If the Guinness Book of World Records had a category for cookbook collecting, Carol Francis
of Belton would be a top contender.Francis
has accumulated more than 800 cookbooks of all types and sizes.Her
collection ranges from homey church fund-raising booklets that are just a few pages in length to massive coffee table-style books like one titled "Texas the Beautiful" that breaks the state into different cooking regions, incorporating color photography with the recipes.Being a cookbook collector was not a goal that Francis had set for herself; rather, her assortment of books began simply enough, with a cookbook that she received more than 40 years ago when she was first married.
"My first cookbook was a Betty Crocker or a Better Homes & Garden cookbook," said Francis
, who grew up in Higgins and Pampa."The one with the red, checked cover that every bride got.And it just grew from there."When it is time to wind down for the evening, Francis, who has been a career and technology counselor with the Killeen Independent School District since 1998, said she likes to grab a cookbook.She
enjoys delving into various books, paging through volumes like the one she
picked up from the Texas Rangers Museum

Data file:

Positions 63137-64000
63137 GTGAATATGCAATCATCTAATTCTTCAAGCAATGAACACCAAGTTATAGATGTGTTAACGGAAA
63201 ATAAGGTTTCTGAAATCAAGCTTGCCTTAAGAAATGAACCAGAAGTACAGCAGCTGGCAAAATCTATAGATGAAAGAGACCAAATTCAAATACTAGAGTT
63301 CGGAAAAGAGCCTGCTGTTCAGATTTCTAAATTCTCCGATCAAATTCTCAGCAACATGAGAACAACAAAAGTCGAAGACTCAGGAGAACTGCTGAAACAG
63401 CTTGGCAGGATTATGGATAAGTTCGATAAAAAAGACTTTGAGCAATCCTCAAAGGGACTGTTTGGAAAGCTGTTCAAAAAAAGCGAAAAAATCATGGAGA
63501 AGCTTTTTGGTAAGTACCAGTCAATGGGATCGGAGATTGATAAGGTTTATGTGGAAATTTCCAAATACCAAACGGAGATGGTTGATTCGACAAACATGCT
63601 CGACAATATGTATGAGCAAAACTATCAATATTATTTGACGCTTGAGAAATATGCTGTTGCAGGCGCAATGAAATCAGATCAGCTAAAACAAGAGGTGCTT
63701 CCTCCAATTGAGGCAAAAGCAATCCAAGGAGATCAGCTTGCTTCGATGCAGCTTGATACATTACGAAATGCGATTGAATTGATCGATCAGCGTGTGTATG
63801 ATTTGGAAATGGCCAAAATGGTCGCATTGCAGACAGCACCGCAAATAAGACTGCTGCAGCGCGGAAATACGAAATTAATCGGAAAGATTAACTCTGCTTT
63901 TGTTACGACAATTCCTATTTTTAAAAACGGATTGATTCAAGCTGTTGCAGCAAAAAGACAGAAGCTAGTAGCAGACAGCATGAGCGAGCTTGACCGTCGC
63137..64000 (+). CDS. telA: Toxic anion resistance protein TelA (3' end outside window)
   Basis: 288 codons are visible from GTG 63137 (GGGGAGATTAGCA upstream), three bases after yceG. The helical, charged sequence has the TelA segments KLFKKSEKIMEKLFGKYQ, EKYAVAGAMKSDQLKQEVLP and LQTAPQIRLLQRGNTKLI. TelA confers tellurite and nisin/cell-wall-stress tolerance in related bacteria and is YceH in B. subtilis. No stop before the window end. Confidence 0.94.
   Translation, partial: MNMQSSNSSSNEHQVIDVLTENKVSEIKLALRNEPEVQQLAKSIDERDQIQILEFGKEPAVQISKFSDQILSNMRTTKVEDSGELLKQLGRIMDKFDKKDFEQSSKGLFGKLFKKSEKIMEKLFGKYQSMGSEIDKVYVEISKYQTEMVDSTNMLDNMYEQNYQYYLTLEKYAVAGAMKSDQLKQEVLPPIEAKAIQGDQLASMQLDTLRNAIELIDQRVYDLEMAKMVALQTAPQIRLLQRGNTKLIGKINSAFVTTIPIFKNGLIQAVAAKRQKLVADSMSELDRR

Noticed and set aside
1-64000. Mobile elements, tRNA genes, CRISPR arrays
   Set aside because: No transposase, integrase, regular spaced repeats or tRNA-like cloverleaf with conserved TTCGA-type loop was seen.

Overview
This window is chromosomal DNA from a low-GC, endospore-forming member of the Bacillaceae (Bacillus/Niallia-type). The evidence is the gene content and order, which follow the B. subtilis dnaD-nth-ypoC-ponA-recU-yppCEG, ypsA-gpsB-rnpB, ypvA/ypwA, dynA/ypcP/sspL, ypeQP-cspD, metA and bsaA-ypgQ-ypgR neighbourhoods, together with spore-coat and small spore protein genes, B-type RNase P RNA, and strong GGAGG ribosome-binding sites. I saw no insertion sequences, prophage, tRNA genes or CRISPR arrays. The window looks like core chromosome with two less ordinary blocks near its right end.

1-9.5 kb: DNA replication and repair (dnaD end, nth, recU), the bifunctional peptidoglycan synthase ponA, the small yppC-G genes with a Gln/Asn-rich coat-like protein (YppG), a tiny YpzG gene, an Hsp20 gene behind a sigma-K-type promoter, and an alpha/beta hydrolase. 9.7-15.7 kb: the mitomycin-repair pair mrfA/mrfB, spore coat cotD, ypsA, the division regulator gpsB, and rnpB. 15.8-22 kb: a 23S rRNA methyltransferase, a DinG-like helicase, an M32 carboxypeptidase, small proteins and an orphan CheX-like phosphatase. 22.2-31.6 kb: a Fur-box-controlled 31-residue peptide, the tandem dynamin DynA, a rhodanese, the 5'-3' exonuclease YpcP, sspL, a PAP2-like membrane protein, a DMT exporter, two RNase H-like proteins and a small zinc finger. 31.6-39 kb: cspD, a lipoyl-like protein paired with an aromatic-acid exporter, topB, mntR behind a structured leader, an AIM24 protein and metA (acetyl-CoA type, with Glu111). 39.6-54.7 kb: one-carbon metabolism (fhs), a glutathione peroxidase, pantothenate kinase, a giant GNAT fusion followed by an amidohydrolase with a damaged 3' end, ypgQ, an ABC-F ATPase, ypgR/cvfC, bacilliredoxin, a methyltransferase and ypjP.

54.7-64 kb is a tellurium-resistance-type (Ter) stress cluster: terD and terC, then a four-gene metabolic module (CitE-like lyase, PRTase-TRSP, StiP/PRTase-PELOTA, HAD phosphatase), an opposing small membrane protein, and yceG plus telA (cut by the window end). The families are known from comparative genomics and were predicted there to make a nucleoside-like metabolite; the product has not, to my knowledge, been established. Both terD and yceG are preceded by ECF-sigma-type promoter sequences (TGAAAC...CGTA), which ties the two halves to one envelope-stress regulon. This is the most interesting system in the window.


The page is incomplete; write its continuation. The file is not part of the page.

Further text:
that includes historic notes and anecdotes.
"I enjoy reading cookbooks, rather than, say, a novel, before I go to bed," she
said."With a novel I can get caught up in the story line and will want to keep reading.But with a cookbook when I get tired I can just put it down."
As one might expect of someone who collects recipes, Francis
enjoys spending time in the kitchen.She
credits the women in her
young life - her
grandmother, mother and stepmother - for developing her
love of cooking and baking.She
grandmother, Helen G. Miller, was a good cook who lived on a farm near Higgins.Under her
grandmother's tutelage, Francis
learned how to run a milk separator, churn creamy butter and to choose the ripest fruit to pick from the trees.With those skills she
also gained an appreciation for the taste of fresh, homemade foods.
would fix these big meals that always included five or six different pies," said Francis
."It was more food than you could ever eat at one meal."
Over the years Francis' assortment of cookbooks has grown through her
own purchases and gifts from family and friends who know she
Of all her
treasures two special volumes that she
inherited from her
mother and stepmother.
"I inherited my mother's wartime cookbook," said Francis
, whose mother, Helen Ruff Miller, was killed in 1947, when a tornado tore through Higgins.
received a volume titled, "Food for 50 - Food for 500."
That collection of recipe cards and notes also found their way into her
has a set of Southern Living (magazine) cookbooks.They put out an annual cookbook and her
collection goes back to 1979," he
said."When I want to cook something, I usually pull out one of those cookbooks.I use them more than any of the other ones."
When the couple decided to build a home, they made sure the blueprints included a spot in the kitchen for a bookcase to house the 65 dozen-plus books and a closet for their cooking equipment, like a pasta maker, bread maker and a growing host of smaller gadgets.
While others snap photographs or collect postcards while traveling, Carol Francis
is always on the lookout for an interesting cookbook.